A client who receives a 'lump sum' bill of costs from a lawyer and requires more detail or wants to dispute the amount of costs, or the number of items charged, can write to the lawyer and request itemised bill in a detailed form [Legal Practitioners Act 1981 (SA) Sch 3 cl 34]. This request should be in writing and must be made within six months of receiving the lump sum bill. If the lump sum bill has already been paid, it is still possible to write to the lawyer, within a reasonable time of paying the account, requesting an itemised bill.
A bill can be submitted to the Supreme Court for adjudication (assessment) of the costs charged. It is also possible to request taxation of a lump sum bill, but in this case the Master will usually direct the lawyer to give particulars in taxable form (a type of itemised bill). As the taxation procedure can involve further costs to the client, it is much better to obtain the itemised bill before taxation.
An application for adjudication of costs must be made within six months of the bill being given, a request for payment being made of on the bill being paid. The Court may exercise its discretion and allow the matter to proceed although the application has been made out of the six month period. A request for adjudication can be made even though there has been an agreement between the lawyer and the client in relation to costs.
Lawyers who want to have their costs adjudicated in the Supreme Court, must first give a bill to the client. An application cannot be made by a lawyer unless 30 days have passed since the bill was given.
If the client applies for the bill to be adjudicated and the amount of the adjudicated bill is higher than the amount of the original account, the Court can order the client to pay the higher amount [Sch 3 cl 41(4)(b)].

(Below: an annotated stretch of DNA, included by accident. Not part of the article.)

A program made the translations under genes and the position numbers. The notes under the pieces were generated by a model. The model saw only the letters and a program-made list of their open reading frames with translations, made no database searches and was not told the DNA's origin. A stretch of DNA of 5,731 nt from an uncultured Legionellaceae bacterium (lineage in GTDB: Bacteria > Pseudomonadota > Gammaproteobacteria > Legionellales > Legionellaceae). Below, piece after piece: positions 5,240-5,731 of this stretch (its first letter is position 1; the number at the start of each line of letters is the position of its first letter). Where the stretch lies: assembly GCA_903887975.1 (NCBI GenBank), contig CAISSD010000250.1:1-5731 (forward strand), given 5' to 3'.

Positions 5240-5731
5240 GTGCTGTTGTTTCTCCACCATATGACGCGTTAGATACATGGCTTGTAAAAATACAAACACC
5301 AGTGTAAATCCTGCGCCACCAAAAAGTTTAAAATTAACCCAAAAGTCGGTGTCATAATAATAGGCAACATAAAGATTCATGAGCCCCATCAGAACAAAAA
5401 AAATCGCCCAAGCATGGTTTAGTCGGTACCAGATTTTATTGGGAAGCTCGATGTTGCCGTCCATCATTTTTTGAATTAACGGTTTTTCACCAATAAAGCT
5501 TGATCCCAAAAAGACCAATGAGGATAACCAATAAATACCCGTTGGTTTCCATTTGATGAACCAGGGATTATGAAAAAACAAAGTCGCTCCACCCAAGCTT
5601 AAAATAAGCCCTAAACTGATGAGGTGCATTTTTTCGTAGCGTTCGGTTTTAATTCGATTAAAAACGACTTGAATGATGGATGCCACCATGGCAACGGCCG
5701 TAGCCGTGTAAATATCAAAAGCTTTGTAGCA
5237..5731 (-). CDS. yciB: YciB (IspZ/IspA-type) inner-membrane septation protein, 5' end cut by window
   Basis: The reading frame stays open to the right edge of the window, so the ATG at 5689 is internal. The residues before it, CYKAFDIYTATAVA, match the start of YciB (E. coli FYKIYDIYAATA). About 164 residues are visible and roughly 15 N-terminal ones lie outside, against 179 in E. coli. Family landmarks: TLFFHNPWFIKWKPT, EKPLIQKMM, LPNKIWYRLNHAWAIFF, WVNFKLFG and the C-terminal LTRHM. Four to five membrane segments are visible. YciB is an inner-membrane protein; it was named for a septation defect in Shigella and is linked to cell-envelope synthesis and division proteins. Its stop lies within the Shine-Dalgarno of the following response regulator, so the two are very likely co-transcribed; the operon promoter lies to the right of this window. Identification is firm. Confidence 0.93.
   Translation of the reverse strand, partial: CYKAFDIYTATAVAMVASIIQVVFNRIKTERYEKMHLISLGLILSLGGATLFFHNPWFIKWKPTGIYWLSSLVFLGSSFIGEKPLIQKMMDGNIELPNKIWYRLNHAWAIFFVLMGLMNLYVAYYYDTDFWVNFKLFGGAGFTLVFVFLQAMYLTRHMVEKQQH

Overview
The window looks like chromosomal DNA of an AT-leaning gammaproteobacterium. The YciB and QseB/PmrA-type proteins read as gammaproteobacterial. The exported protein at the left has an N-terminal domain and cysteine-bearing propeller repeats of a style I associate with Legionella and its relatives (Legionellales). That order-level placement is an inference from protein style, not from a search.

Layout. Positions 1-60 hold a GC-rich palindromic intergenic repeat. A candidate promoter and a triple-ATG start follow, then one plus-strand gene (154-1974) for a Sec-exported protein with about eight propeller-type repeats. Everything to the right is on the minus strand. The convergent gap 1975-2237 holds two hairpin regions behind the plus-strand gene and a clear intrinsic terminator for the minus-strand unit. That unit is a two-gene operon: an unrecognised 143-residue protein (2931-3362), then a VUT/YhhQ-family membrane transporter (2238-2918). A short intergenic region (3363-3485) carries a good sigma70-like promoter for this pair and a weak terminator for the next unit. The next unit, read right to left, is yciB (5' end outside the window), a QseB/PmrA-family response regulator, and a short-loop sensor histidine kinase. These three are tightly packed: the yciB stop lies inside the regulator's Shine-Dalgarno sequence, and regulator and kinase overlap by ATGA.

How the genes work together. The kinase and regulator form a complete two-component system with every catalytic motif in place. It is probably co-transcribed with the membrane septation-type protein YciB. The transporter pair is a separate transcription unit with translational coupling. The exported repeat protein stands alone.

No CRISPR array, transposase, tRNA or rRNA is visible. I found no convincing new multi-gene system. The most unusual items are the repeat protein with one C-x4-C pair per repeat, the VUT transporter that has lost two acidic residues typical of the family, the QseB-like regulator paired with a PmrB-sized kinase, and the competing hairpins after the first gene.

Unless the original amount claimed by a lawyer is significantly reduced, the client probably will be ordered to pay all of the lawyer's costs, including the lawyer's costs of preparing for, and attending, the adjudication. If either the client or the lawyer has proceeded to seek an adjudication after the Legal Profession Conduct Commissioner has made a determination and the client does not obtain more than the amount determined by the Commissioner, the client may be ordered to pay the costs of the adjudication. These costs may be quite high depending on the length of the bill and the time taken on adjudication.
No useful guideline can be given as to the likely outcome of an adjudication, as the costs of a adjudication are at the discretion of the Registrar.
As an unsuccessful adjudication of costs can result in the client having to pay more, it is wise to obtain independent legal advice before proceeding to adjudication.
The content of the Law Handbook is made available as a public service for information purposes only and should not be relied upon as a substitute for legal advice. See Disclaimer for details. For free and confidential legal advice in South Australia call 1300 366 424.